Norwich named to national 'best neighborhoods' listing

By Janice Steinhagen - Staff Writer
Norwich - posted Mon., Nov. 18, 2013
Downtown Norwich was named one of the country's great neighborhoods by the American Planning Association, a national organization for municipal planners. Photos by Janice Steinhagen.
Downtown Norwich was named one of the country's great neighborhoods by the American Planning Association, a national organization for municipal planners. Photos by Janice Steinhagen.

The American Planning Association has designated downtown Norwich and Chelsea Landing as one of its top 10 neighborhoods in its annual “Great Places in America” listing. The APA cited Norwich’s historic architecture (some of which dates to the 18th century), its redeveloped marina area, the Mercantile Exchange building and the Wauregan Hotel, among others, as examples of community investment in revitalizing the downtown area while preserving its heritage.

Norwich received kudos for its eclectic mix of period architectural styles of “unusual historic integrity and variety,” its streetscape improvements, the Intermodal Transportation Center, and community events like Taste of Italy and Rock the Docks.

The APA, a national organization for professional municipal planners, officials and citizens, compiles its annual listing of exemplary streets, neighborhoods and public spaces based on open submissions. Among the standards it uses in judging are accessibility to several property uses (residential, commercial, mixed) and modes of transportation (pedestrian, bicycles, boats, etc.); a visually interesting mix of architecture and landscape; and an environment that encourages social interaction and community involvement.

Among the other resources cited by the APA in Norwich were the Vibrant Communities Initiative, which aims to guide development of historic resources, the downtown arts district, the riverfront and the city’s melting pot of cultural diversity.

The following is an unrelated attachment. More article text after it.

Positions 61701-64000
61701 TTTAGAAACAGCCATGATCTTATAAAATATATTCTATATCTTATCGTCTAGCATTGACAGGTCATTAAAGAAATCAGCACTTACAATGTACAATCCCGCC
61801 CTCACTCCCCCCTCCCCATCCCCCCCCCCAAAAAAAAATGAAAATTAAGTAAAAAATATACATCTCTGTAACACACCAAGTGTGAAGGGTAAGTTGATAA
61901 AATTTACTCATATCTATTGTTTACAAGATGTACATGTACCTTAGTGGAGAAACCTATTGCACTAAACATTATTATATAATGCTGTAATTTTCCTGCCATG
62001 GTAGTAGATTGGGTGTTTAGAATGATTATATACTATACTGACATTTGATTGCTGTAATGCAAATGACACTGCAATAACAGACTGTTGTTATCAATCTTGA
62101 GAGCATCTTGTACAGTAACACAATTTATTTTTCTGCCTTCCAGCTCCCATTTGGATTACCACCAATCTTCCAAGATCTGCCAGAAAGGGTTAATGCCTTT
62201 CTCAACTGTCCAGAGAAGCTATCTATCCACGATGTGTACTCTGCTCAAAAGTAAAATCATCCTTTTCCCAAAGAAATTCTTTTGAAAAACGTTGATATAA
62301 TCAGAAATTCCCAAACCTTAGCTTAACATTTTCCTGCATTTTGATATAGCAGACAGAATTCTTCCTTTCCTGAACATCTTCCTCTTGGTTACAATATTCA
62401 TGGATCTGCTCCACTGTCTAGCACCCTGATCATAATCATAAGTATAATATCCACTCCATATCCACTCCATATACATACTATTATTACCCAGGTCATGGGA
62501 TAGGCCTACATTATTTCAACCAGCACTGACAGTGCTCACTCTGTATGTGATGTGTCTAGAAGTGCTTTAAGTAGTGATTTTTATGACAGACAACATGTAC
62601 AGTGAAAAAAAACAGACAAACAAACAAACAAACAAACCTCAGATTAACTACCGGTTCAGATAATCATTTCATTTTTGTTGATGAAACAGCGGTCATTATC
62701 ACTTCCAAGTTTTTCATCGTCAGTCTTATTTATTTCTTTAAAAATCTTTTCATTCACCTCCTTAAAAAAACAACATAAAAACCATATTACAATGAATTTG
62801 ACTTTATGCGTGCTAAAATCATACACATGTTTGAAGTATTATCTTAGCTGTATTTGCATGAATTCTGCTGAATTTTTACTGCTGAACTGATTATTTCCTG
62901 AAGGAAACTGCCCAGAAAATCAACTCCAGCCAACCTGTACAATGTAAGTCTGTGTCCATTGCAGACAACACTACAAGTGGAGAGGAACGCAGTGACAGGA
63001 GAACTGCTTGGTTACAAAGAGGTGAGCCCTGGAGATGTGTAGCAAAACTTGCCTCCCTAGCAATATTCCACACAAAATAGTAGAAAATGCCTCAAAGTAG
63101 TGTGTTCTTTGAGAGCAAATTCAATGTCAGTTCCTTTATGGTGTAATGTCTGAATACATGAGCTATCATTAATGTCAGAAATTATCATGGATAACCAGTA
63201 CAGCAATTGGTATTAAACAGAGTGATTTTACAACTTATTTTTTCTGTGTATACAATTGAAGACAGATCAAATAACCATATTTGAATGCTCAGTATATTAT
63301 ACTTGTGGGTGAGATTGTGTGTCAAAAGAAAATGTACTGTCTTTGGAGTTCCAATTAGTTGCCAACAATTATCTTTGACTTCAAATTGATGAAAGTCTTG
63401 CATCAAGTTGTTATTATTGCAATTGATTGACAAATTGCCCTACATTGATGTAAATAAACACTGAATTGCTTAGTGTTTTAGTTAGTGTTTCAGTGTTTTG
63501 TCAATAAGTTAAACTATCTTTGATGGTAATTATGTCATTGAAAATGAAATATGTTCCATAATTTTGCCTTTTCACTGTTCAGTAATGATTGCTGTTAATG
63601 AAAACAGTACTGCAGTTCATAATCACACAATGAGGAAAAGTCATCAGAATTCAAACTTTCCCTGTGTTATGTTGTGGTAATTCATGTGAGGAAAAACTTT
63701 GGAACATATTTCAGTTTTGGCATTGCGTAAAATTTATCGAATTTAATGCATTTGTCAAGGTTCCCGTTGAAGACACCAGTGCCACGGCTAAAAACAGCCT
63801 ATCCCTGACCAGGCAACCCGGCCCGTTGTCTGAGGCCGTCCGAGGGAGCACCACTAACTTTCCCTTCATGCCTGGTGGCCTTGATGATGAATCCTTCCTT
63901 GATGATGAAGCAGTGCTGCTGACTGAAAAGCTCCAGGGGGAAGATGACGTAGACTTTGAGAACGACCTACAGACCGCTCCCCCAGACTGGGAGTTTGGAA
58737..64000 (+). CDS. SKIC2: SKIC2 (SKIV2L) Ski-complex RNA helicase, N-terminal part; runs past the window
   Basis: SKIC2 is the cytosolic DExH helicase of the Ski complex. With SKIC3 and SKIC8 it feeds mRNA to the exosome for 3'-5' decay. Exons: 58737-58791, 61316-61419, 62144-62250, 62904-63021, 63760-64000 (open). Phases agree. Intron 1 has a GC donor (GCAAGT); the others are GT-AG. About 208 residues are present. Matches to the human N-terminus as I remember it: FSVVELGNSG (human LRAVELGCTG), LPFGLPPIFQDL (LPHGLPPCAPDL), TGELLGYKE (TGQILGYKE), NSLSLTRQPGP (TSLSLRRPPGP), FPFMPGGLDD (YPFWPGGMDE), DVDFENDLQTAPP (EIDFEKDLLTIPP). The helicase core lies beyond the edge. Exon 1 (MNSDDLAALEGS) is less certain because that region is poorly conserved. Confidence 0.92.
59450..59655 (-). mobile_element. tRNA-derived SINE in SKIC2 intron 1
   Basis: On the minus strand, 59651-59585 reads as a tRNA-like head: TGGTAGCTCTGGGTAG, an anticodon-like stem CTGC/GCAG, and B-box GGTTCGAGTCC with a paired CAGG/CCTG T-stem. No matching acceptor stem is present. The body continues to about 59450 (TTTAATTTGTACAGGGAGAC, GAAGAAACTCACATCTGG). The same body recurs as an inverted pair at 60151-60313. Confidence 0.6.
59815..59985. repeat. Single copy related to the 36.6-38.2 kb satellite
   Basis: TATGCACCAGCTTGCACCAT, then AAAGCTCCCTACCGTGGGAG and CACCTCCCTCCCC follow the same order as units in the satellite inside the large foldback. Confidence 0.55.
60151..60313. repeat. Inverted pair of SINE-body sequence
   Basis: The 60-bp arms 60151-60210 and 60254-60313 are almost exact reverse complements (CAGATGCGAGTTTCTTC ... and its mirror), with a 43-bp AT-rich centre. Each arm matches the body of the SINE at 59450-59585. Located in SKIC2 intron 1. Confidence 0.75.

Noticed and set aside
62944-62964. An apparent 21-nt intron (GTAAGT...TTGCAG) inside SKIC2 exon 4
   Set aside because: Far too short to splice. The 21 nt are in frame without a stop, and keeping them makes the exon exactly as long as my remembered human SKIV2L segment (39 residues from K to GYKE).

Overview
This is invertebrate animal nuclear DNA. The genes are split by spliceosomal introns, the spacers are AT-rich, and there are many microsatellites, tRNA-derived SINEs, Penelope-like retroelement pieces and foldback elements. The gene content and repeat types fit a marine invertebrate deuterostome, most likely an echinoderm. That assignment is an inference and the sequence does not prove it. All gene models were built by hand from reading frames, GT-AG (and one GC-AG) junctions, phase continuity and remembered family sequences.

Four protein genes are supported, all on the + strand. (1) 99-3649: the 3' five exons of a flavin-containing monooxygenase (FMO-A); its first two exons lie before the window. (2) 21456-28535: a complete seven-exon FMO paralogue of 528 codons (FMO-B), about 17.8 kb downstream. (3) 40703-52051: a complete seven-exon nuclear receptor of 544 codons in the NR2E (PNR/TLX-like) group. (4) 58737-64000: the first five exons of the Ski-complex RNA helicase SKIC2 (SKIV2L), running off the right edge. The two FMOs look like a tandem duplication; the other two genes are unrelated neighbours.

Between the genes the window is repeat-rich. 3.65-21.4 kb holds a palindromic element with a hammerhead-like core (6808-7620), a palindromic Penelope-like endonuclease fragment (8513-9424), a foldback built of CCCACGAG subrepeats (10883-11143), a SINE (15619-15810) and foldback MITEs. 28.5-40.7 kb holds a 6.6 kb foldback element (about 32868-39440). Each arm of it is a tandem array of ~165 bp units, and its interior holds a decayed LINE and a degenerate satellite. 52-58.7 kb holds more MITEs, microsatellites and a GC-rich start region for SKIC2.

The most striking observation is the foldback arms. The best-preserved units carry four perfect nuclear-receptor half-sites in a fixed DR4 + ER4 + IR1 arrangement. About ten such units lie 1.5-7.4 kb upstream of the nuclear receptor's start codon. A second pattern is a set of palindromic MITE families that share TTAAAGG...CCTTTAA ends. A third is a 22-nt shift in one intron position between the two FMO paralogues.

Outgoing Norwich Mayor Peter Nystrom said that the award recognized the levels of both public and private investment in the city over the past decade or more. “Ten years is just a blip when you look at a city that’s 350 years old,” he said. He said that the current private-to-public ratio of investment in downtown bonding is 3 to 1. “That’s a nice ratio. You want to encourage that,” he said.

The Mercantile Building is a prime success story in the city, said Nystrom. The Mashantucket Pequot tribe took over a trust in the structure, turning it into a state-of-the-art commercial space and using it for tribal offices prior to renting it out to other tenants. The top two floors are still largely unoccupied, he said, but their spectacular views of the harbor should make them desirable spaces.

Nystrom said that Norwich could become even more pedestrian-friendly by rearranging traffic patterns and by re-routing Route 2 out of the city center, where it makes crossing to Howard Brown Park difficult for walkers. Eliminating heavy through-traffic would ensure that “people coming in there [in cars] are coming because they want to be in Norwich,” rather than en route to somewhere else. New traffic patterns could also allow for expansion at Brown Park and attract more pedestrians to downtown, he said.

As an example of ongoing private investment, Nystrom cited plans for the Harp and Dragon Pub to construct a terrace expansion onto slopes adjoining the building’s rear for outdoor dining. The terraces could accommodate more expansion, all the way to the hillside behind the now-closed People’s Bank. That expansion could allow other businesses to use the structure’s elevator to provide handicapped access to the terraces, he said.

Jason Vincent, vice-president of the Norwich Community Development Corporation, said that NCDC members have also discussed expanding sidewalk space in several areas of downtown, including Main Street, Broadway and Franklin, to accommodate sidewalk cafes at restaurants during good weather. The plan would have the added benefit of slowing down vehicle traffic through downtown, he said.

“The places people like to visit are the places where they feel safe and comfortable,” he said. “Most of downtown is not comfortable for recreational walkers, especially by the waterfront.” Increased foot traffic would draw business, he said.

NCDC President Robert Mills said that such a change would require cooperation from many entities, including police, businesses, and the state, since it involves state roads. But the results could be worthwhile, like the earlier city improvements cited by the APA, some of which date back to the 1970s. “These kinds of improvements take decades,” he said.


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